- You must notify the employee in writing, and separately from the job application form, that a background check is being conducted and could impact your hiring decision. If you will conduct ongoing checks throughout the duration of their employment, you must disclose this as well.
- Employees must provide written consent to a background check.
- If any reference checks or personal interviews will be conducted to glean insight into an employee’s reputation, lifestyle or character, the employee must be informed and made aware of the nature and extent of the interviews.
Once you’ve hired an employee, you’ll need to have a specific plan for onboarding and training and who will be involved in that process. Will you be doing the bulk of the training, or will another employee involved? Define a timeline and specifics of what will be included in the training, and what the expectation is for the employee to be carrying out job functions on his or her own.
Lastly, you’ll need to establish a timeline and process for employee reviews and compensation adjustments and make sure employees are clear on how and when this process will occur.
Tips for Firing Employees
In a perfect world, you’d make all the right hiring decisions and your employees would thrive and succeed with your business’ best interests at heart. In the real world, that doesn’t always happen. Things happen and circumstances change. Creative differences, performance issues, revenue declines, selling your business, and a host of other unknowns can prompt the need for layoffs or terminations.
In the event that you need to fire an employee, it’s important to make sure you do so safely and legally.
First and foremost, a firing should never come as a surprise. If there is a performance issue, this should be communicated to the employee during his or her regular review. This is your opportunity to communicate issues and to document that you’ve done so. The bottom line is, an employee can’t be expected to fix a problem they may not know exists.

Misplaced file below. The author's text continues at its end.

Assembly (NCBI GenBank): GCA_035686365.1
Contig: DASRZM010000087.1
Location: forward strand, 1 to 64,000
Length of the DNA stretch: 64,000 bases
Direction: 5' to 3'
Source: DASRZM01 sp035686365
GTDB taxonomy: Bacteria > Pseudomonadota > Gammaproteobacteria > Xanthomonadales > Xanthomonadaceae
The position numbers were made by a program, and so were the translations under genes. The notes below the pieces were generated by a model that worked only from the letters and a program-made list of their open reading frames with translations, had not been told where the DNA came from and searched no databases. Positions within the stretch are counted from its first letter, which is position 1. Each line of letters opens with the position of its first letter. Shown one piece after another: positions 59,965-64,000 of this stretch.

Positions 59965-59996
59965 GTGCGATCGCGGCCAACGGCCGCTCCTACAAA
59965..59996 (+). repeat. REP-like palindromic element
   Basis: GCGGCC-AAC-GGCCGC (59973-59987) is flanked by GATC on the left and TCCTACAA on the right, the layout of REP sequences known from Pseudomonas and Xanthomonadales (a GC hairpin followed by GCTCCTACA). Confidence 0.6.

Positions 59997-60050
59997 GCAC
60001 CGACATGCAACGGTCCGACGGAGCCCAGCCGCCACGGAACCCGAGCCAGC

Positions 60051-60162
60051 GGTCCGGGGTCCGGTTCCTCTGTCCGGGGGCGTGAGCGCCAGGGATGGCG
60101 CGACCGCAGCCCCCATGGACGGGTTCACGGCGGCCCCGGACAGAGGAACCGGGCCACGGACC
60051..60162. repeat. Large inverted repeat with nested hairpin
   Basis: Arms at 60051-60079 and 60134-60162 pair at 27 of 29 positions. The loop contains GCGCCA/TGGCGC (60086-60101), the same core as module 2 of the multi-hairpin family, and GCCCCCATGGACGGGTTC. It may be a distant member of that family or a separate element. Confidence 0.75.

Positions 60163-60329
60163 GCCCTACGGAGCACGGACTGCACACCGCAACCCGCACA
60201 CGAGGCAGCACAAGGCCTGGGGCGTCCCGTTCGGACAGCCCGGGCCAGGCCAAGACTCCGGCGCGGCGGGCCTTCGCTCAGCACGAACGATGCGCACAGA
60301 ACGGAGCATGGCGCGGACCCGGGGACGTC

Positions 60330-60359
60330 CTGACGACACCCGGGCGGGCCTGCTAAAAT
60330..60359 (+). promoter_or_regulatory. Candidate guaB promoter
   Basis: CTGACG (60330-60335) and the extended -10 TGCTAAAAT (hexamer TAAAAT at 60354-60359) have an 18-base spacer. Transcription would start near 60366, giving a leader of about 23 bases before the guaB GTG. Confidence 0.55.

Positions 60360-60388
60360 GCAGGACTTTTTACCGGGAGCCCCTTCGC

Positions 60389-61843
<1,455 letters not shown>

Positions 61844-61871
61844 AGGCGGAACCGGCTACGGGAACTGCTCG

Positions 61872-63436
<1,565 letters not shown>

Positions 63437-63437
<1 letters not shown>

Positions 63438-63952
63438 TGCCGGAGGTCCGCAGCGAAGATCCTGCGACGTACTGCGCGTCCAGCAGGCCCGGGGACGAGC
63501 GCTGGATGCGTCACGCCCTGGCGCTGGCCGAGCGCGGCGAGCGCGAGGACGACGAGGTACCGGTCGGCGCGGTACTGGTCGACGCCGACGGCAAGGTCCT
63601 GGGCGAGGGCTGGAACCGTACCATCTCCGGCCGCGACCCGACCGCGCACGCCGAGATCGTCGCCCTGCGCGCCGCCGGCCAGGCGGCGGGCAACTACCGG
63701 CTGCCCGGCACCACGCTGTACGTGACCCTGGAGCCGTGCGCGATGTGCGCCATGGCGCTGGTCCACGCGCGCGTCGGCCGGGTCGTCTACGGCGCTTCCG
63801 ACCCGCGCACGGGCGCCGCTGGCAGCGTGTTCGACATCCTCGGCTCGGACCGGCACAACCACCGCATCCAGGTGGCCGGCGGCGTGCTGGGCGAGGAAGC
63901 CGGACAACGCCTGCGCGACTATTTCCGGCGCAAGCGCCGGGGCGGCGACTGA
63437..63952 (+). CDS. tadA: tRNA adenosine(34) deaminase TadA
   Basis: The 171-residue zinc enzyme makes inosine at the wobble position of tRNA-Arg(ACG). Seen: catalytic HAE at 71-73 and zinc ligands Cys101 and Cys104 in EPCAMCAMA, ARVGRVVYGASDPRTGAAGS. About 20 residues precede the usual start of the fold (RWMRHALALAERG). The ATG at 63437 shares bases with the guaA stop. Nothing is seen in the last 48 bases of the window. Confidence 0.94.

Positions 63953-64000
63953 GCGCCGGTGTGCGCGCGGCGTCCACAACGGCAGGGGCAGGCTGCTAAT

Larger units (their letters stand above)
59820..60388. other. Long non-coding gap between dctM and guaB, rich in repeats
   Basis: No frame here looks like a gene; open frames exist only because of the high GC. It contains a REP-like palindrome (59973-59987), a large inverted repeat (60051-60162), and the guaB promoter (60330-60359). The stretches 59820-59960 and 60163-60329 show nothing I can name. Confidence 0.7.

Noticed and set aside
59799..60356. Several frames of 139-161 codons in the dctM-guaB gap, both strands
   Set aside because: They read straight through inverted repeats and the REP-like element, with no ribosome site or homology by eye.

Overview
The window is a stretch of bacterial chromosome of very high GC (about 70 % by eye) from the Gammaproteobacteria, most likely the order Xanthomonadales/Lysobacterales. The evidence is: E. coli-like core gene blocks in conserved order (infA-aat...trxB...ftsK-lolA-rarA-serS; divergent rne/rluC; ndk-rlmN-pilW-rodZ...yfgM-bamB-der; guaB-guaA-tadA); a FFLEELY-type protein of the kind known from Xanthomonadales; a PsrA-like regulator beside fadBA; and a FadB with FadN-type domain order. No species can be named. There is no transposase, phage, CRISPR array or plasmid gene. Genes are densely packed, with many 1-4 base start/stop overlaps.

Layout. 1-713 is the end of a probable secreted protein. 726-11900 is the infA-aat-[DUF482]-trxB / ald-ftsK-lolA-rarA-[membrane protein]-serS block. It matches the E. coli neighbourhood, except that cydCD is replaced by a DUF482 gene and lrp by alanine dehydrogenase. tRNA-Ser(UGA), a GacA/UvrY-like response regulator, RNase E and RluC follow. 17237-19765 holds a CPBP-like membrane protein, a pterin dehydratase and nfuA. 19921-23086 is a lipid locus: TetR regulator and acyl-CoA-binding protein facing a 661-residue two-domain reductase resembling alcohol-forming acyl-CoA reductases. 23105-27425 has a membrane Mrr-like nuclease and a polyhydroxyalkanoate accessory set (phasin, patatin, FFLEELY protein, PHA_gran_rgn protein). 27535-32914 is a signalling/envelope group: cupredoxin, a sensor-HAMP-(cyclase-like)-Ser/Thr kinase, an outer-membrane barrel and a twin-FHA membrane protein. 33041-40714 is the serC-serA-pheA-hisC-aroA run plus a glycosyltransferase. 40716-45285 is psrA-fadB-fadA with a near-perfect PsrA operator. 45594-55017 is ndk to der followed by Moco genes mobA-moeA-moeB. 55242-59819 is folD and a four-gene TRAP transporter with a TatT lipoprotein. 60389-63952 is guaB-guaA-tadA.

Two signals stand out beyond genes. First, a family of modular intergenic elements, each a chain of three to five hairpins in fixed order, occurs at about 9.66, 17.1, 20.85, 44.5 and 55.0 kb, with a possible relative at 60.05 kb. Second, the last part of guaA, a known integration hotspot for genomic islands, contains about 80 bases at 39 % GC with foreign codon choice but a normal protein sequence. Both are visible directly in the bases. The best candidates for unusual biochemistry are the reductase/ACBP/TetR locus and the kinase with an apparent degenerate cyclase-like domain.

Many states have what’s called at-will employment, which means workers can be fired at any time for any legal reason, but just because it’s legal, firing at will isn’t necessarily a good business practice.
Next, an employment termination should always be handled in person — not over the phone or in an email, no matter how well-crafted. It’s good advice to have another person in the room, and to include written documentation of the event.
Firing an employee is never pleasant, so here are a few tips to help make this uncomfortable situation go as smoothly as possible:
- Don’t make it personal. Keep personal differences and issues out of the conversation and stick to the facts around why the decision was made to terminate.
- Be clear and specific. Give specific reasons for the decision and provide the necessary documentation, such as performance reports or write-ups. Documentation should also include supplying any applicable forms for unemployment insurance and health insurance and 401(k) options.
- Keep your emotions in check. Even if the person you’re firing gets emotional or elevated, it’s important that you remain calm and focused.
- Handle the details. Once the termination has been completed, you’ll need to make sure you collect any items that could give an employee access to the building, including name tags, security badges, parking permits and keys. You’ll also want to revoke all passwords to software and systems that could leave you vulnerable should an ex-employee decide to retaliate.
Lastly, and most importantly, if an ex-employee is threatening you or you otherwise believe he or she will act out in a violet or damaging way, contact your local authorities.
There’s no question that hiring new employees is among the most enjoyable parts of running a business, and firing an employee is among the most unpleasant aspects. By following the tips in this article, you can feel confident that you’re covering all of the bases in carrying out these tasks as safely and effectively as possible.